Steve
Logged

DarkPenguin
Guest
« Reply #25 on: June 20, 2009, 09:19:31 AM »
ReplyReply

Quote from: 250swb
Well I've read through the DPR preview again, and I may have missed it, but the only place I can see about slow AF is when using regular 4/3rds lenses.  Are we sure the 'slow AF' rumour isn't mis-representing the dedicated m4/3 lenses?

Steve

I'm sure it's great.
« Last Edit: June 20, 2009, 09:19:46 AM by DarkPenguin » Logged
250swb
Full Member
***
Offline Offline

Posts: 211


« Reply #26 on: June 22, 2009, 03:24:10 PM »
ReplyReply

Quote from: DarkPenguin
I'm sure it's great.

Penguin, I'm sure it will be fine as well, but there are so many myths that people are happy to conflate about the 4/3 system it is difficult to know where clarity starts and over zealousness ends.

Dale, just a thought about your 50% focus failure. The focus on my G1 failed today when I was trying to make a photograph while still holding on to the dogs lead. Fingers and thumbs everywhere. At first I couldn't think what was wrong, then realised I was pressing on the lens release button, which on 4/3 cameras is a switch. Accidentally press it in and communication with the lens stops. It is why people shouldn't keep it pressed in when mounting a lens, because the lens doesn't snap into place and can go a fraction beyond the stop and exhibit the same AF problem. I know you are an experienced photographer and this may not be the cause, I just add it FWIW.


Steve

Logged

dalethorn
Guest
« Reply #27 on: June 22, 2009, 04:27:42 PM »
ReplyReply

Quote from: 250swb
Dale, just a thought about your 50% focus failure. The focus on my G1 failed today when I was trying to make a photograph while still holding on to the dogs lead. Fingers and thumbs everywhere. At first I couldn't think what was wrong, then realised I was pressing on the lens release button, which on 4/3 cameras is a switch. Accidentally press it in and communication with the lens stops. It is why people shouldn't keep it pressed in when mounting a lens, because the lens doesn't snap into place and can go a fraction beyond the stop and exhibit the same AF problem. I know you are an experienced photographer and this may not be the cause, I just add it FWIW.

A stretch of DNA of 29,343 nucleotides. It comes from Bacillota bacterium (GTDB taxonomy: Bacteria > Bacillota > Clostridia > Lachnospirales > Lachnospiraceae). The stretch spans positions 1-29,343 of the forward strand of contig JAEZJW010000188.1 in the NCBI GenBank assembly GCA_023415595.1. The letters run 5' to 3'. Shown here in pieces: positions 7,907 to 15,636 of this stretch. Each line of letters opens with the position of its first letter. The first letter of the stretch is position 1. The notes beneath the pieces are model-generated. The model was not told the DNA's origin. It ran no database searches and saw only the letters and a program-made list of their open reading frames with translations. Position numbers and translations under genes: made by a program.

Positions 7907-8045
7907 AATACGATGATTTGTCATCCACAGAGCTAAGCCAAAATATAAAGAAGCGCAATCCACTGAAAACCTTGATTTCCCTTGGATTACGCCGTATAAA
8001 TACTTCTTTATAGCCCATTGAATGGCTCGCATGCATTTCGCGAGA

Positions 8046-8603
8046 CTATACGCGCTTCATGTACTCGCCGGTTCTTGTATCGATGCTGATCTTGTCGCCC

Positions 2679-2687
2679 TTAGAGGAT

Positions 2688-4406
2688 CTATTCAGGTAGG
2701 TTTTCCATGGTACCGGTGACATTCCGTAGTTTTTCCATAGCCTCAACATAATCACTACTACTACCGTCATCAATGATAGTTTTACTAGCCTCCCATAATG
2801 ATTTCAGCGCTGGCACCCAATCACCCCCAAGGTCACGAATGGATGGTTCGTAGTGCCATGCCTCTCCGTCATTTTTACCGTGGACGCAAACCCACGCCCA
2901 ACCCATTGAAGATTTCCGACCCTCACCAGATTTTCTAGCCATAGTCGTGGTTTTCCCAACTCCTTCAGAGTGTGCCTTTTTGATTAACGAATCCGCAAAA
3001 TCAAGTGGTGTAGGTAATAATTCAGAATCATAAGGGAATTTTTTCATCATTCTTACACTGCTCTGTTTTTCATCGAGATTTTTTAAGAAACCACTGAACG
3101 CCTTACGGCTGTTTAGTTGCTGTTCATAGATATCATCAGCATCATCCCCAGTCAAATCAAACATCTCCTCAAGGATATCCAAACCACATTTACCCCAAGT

Steve

They really warn you about that - no chance of missing that.  It's still pretty clear watching the focus attempts through the viewfinder that the camera can't deal with even moderately low light with the 45-200 lens at maximum zoom.  The FZ-50 P&S was no better at this, but the implications in the reviews, that the G1 would be a *lot* better than other contrast-focus cameras, were obviously directed at some other kind of camera, not the FZ-50 P&S variety.

The possible good news here is that people wanting the Olympus for the smaller body size will also be wanting a smaller lens, which will probably do a much better job of focusing than the Panasonic 45-200.
Logged
Nick Rains
Sr. Member
****
Offline Offline

Posts: 700



WWW
« Reply #28 on: June 22, 2009, 05:12:32 PM »
ReplyReply

I have a meeting with the Olympus people on Friday to go over the new camera - I'll have a look at the autofocus speed.
Logged

Nick Rains
Australian Landscape Photographer
www.nickrains.com
iPad Publishing
www.photique.com.au
situgrrl
Sr. Member
****
Offline Offline

Posts: 342


WWW
« Reply #29 on: June 22, 2009, 05:23:41 PM »
ReplyReply